Lindon restores his virginity in Cannes

Jury president on judging, respect, and being a child again

by Richard Mowe

Jury duty in Cannes for President Vincent Lindon and Rebecca Hall
Jury duty in Cannes for President Vincent Lindon and Rebecca Hall Photo: Richard Mowe
The Vincent Lindon we see before as president of the Cannes Film Festival jury who will bestow the coveted Palme d’Or in 15 days time at the closing ceremony, is not the same as the Vincent Lindon at home in Paris.

Before heading down the Riviera he “tried to empty my brain and come to the festival with a virgin head. I like the idea of being a child again and watching a film as I used to do as youngster: I want to wait for the emotions to take over rather than trying to recall what a certain director or actor had done before.”

He felt passionately that cinema can change our view of who we are. "Certain films are in touch with the world as it is while others take a different path and leave social subjects to one side. But I’ve always had respect for people whose lives are painful,” he said.

Lindon was appearing alongside his fellow jurors, actress-director Rebecca Hall (The Night House), Danish-born Bollywood star Deepika Padukone (Chennai Express), Sweden’s Noomi Rapace (Lamb) and Italian actress-director Jasmine Trinca (The Gunman), as well as directors Asghar Farhadi (A Hero), Ladj Ly (Les Misérables), Jeff Nichols (Take Shelter) and Joachim Trier (The Worst Person in the World).

Jasmine Trinca: 'I have been lucky because I grew up with the festival and I love the spirit and the people'
Jasmine Trinca: 'I have been lucky because I grew up with the festival and I love the spirit and the people' Photo: Richard Mowe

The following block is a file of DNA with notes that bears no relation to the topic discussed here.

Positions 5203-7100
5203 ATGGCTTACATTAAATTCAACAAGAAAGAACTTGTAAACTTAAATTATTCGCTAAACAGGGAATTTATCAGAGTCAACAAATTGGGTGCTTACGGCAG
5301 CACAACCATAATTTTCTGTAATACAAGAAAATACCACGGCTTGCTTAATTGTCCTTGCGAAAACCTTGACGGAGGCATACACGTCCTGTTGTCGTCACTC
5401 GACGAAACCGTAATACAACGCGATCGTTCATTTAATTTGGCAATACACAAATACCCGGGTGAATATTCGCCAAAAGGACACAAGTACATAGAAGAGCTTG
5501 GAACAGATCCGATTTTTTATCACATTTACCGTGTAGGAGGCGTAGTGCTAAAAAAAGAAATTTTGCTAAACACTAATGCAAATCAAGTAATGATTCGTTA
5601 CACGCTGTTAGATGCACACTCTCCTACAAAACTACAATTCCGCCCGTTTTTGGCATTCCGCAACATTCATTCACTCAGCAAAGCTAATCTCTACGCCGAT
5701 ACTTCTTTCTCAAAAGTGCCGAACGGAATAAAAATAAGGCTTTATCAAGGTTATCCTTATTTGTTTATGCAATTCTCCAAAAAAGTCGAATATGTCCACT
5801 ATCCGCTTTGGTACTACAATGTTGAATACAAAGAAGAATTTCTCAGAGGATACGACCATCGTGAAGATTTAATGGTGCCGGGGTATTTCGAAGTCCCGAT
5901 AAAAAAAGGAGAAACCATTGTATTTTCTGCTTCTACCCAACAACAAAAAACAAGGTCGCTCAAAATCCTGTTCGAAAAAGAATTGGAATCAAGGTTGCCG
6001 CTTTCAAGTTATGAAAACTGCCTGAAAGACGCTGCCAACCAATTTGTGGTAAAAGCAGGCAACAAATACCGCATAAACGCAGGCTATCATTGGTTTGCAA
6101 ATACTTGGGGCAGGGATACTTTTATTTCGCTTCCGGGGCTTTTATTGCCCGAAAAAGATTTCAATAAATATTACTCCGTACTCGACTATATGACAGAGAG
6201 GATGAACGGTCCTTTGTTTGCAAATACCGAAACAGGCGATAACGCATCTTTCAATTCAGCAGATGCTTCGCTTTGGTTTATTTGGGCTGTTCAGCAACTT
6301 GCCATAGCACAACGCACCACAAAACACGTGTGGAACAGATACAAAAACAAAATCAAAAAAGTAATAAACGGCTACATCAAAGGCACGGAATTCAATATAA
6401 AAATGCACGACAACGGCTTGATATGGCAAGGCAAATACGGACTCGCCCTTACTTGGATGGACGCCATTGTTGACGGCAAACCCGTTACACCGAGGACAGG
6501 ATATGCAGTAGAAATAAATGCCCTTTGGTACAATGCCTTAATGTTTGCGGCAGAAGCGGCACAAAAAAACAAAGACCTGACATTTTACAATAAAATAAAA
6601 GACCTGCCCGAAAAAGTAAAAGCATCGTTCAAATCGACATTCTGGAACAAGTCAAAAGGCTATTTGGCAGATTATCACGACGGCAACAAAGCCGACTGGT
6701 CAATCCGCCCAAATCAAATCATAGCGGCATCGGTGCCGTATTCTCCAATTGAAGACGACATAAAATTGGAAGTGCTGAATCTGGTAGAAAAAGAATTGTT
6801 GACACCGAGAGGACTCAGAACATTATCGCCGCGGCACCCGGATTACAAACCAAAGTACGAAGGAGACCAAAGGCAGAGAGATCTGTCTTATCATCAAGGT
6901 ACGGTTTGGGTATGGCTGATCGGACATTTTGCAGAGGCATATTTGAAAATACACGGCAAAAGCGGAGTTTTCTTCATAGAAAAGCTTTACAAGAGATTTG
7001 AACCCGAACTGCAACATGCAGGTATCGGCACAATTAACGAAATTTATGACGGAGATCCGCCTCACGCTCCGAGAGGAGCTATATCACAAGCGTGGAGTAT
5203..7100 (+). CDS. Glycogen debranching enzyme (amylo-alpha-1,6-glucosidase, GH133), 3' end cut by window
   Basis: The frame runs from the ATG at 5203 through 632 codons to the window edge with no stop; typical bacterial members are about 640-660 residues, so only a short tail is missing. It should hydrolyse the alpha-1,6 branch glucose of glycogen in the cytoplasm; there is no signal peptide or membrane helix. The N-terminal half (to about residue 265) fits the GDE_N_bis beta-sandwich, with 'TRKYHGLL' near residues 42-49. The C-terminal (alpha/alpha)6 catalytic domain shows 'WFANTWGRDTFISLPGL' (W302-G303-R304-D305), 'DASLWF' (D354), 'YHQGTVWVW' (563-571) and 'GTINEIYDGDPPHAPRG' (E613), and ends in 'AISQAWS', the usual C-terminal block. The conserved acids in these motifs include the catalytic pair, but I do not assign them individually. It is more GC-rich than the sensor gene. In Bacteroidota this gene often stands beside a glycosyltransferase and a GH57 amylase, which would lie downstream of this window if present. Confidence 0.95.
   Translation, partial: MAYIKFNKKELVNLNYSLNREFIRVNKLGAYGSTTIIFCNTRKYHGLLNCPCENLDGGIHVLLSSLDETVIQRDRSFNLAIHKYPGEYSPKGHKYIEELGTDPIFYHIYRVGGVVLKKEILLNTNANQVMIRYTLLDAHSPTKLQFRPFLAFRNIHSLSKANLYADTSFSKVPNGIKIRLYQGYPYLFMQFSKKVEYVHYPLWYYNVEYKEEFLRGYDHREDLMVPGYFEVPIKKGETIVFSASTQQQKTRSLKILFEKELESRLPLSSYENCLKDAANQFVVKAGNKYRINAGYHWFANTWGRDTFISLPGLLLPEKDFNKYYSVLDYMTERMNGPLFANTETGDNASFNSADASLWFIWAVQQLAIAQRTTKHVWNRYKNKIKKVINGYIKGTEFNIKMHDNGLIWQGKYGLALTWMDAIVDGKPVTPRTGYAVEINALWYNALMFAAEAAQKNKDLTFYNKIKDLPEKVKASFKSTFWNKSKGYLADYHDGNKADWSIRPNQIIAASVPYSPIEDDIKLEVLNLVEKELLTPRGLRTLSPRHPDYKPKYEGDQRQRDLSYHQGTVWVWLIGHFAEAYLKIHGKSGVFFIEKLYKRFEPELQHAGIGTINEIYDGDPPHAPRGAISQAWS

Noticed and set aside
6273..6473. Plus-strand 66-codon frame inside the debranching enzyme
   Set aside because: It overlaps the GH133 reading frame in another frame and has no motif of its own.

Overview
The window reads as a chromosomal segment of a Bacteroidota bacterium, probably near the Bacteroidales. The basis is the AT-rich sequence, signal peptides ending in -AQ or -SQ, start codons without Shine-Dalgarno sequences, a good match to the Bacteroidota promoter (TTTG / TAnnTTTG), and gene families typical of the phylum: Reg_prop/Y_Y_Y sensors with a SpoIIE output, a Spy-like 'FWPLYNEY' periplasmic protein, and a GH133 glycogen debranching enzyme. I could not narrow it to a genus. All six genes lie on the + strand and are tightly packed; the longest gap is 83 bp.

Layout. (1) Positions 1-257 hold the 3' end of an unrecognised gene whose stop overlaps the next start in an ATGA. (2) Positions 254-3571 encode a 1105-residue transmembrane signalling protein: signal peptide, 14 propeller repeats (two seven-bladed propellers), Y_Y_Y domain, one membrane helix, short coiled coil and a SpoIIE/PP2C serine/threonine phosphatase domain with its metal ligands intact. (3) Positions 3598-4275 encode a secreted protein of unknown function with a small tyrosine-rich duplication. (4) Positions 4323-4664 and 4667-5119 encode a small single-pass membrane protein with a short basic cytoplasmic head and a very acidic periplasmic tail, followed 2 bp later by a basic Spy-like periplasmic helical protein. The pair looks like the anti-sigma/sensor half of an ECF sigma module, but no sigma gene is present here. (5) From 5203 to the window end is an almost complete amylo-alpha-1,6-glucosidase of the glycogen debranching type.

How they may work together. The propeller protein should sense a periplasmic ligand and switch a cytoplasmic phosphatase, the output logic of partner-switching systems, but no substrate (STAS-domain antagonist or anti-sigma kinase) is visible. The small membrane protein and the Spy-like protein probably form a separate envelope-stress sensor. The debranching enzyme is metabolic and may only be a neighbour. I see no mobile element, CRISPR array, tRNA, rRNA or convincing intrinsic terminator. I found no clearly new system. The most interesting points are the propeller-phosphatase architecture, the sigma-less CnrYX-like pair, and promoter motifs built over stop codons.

Clearly as a group they’ve already bonded with Rapace, capturing the mood by gushing: “I have been admiring these people for such a long time and now I am among them all … among my heroes. We have two weeks of 21 films and I could not image that this would ever happen. The power of films is magical. They impact on our lives when we were growing up in different countries. Films are the essence of emotional oxygen. Films can travel and communicate and at this time films are more important than ever.”

Hall confessed that she didn’t care for the word “judge” but admitted it was a huge responsibility. It is also a creative responsibility and we will learn a lot by engaging in this particular way. I think the jury was picked well. As for gender parity in the industry it is a work in progress not just in Cannes. And it needs to be addressed at a grassroots level as well. A lot of that has to be about education and opening doors. We have made progress but it is not over.”

Trinca whose career took off in Cannes with Nanni Moretti’s The Son’s Room some 21 years ago still recalls the magic of sharing a film in the surrounds of the huge Salle Lumière cinema. “I have been lucky because I grew up with the Festival and I love the spirit and the people.”

Trier also has history with Cannes reaching back to his grandfather (a complete unknown) whose film The Hunt was presented in Cannes. “I am glad we are group and not along in making these decisions,” said Trier who had previous Cannes jury experience as part of Critics’ Week.

Nichols was a young intern when he worked in Cannes at the American Pavilion in 2000. His mother had bought him a dinner jacket and he recalls his wide-eyed enthusiasm looking down on the fray from his seat high up the theatre.

“Films are part of the human spectrum of emotion. We will not land on every topic that humanity struggles with but they will be part of the broader conversation we will all have,” he said.

His fellow jurors and Mr President all appeared to concur.

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